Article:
Soil / pH Manangement

pH Management

Preforming a soil analysis is the key in all lawn programs. pH refers to the acid content of your soil and too often soil pH is put on the back burner to services that give quick results; however, focusing on your soils pH is one of the most important practices in your turf program over time. Ignoring the soils pH may result in inefficient uses of fertilizers, excessive thatch buildup and increases in pests and diseases.

 

Understanding soil pH

The pH scale ranges from 0-14 with 7 representing a neutral value. Any pH value registering below 7 is considered to be acidic, and any pH above 7 is considered to be alkaline. The pH scale is logarithmic, which means acidity increases tenfold for every decrease of one whole unit. Likewise, for every whole unit increase in pH above 7, alkalinity increases tenfold..

 

Most grass types will thrive in soils with pH levels ranging from 5.5 to 6.5, however different turf grasses and varieties vary. See Green can adjust your turfs pH by the use applying organic amendments, fertilizers and/or limes to the soil.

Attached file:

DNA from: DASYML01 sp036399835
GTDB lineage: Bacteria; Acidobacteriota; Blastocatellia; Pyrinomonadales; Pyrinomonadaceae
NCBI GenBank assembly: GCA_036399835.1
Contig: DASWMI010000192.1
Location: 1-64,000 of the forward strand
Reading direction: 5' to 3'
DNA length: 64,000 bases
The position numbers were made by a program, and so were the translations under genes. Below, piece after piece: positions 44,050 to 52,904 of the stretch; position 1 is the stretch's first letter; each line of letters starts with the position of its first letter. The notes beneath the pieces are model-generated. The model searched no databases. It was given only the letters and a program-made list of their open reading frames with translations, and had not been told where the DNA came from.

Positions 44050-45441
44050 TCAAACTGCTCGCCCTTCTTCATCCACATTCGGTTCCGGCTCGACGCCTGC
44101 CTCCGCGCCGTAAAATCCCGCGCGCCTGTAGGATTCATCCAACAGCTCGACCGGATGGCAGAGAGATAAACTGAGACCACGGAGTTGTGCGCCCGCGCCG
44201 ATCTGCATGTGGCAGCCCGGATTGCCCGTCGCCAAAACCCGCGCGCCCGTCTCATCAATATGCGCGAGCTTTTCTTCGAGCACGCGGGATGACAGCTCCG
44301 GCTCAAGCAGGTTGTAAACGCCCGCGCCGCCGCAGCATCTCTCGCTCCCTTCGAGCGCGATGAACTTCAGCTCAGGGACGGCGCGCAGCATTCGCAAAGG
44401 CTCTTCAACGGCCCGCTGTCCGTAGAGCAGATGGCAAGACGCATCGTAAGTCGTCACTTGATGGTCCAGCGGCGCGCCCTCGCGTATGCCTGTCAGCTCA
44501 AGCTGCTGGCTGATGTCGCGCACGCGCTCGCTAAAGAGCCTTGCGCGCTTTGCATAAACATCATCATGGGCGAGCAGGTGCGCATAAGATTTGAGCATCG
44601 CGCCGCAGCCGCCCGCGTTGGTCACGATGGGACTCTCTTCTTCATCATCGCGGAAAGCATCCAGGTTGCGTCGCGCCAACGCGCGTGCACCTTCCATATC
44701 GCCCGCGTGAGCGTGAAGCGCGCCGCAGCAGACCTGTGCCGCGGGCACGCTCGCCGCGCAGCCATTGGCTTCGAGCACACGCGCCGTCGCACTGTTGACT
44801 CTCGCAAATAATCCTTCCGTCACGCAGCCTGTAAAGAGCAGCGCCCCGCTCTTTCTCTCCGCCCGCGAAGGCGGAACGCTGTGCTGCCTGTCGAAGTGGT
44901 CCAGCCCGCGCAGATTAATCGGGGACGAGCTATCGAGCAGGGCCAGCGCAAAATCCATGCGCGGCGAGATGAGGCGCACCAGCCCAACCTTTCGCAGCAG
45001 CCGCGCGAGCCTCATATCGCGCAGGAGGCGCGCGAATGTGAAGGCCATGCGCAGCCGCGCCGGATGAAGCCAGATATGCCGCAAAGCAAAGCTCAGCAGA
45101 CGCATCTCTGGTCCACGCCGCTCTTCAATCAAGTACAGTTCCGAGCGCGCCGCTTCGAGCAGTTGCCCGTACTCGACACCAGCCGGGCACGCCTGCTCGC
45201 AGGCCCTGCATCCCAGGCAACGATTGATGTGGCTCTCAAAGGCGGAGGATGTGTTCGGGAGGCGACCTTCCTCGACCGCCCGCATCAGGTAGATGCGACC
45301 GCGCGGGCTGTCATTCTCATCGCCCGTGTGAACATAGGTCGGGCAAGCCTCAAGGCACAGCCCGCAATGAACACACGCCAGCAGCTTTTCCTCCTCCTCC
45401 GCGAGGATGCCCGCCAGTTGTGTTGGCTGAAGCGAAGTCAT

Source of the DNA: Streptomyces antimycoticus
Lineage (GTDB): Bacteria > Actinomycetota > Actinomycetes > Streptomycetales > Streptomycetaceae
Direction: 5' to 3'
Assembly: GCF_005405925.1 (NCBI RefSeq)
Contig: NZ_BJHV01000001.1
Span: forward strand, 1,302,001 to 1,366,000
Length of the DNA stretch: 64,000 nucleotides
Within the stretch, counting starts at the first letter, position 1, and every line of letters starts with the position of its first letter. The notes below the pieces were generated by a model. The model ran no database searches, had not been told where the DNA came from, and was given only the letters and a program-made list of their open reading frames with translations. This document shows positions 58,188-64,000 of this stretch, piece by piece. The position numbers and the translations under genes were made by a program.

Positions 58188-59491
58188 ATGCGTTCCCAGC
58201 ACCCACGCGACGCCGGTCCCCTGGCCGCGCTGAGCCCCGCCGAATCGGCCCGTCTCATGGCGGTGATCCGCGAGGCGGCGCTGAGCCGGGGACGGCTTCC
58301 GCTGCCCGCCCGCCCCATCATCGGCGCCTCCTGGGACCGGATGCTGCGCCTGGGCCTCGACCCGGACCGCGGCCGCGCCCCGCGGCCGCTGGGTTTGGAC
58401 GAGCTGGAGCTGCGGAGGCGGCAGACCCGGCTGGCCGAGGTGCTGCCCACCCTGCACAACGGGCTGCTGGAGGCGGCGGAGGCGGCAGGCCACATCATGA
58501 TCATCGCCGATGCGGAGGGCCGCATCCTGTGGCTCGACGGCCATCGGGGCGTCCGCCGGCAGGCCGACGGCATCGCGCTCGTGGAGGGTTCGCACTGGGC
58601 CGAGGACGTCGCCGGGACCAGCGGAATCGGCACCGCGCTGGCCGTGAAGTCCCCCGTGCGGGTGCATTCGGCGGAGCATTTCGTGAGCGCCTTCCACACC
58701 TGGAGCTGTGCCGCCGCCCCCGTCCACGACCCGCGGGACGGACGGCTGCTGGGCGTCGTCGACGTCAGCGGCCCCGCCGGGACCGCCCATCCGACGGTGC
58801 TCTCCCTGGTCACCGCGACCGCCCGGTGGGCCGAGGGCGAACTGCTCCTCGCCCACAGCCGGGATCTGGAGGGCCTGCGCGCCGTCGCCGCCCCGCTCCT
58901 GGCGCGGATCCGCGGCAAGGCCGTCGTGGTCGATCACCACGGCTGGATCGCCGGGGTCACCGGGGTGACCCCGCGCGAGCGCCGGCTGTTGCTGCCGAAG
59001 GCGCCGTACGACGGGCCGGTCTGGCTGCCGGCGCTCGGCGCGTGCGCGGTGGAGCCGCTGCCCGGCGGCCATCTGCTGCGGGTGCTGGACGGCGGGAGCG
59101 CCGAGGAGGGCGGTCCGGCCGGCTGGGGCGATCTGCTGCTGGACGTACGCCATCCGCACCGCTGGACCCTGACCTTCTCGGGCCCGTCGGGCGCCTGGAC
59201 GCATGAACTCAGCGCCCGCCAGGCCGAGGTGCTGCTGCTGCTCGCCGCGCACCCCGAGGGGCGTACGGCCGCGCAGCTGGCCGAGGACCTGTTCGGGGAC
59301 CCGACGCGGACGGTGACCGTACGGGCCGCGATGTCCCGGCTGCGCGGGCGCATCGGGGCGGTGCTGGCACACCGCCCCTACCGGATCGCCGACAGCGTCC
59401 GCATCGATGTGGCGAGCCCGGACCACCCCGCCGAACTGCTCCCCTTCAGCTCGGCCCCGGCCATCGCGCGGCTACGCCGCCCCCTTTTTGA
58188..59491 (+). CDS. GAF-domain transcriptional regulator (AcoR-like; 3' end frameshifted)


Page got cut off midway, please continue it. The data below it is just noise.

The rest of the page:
Soil pH affects turf health in a number of ways:

 

  • Acidic soils (below 5.5pH) often results in calcium, magnesium and phosphorus deficiencies in some turf grass species. High levels of aluminum and manganese levels can be toxic. Soils with high pH levels (greater than 8) tend to deprive the plant of phosphorus. Also, Iron Chlorosis occurs more frequently on turf growing in high pH soils. At this level, plants do not absorb iron from the soil causing them to turn light yellow-green.

 

  • Microorganisms in the soil aid in breaking down nitrogen fertilizers and thatch. pH levels between 6 to 7 typically favor such microbial breakdown.

 

  • Strongly acidic soils create conditions that favor the growth of several weed species. The most common and difficult to control weed; moss, is more rampant in acidic soils than neutral or alkaline soils.

 

  • Soil pH impacts some turf grass diseases.

 

  • Research shows that certain pH levels reduce the effectiveness of some herbicides and insecticides

Lime

If soil tests deem your soil acidic, below 7.0, we can fix it. See Green can neutralize your soil pH by applying lime. We recommend that lime be applied in the fall to enable the material to break down over the winter for the next season's growth. However, lime can be applied any time. Lime begins to react immediately and reduces acidity and improves turf growth through the summer and fall. It is important that the turf is watered after lime application(s) in order to wash any lime off of the grass blades. Lime applications typically last for 4 to 6 years.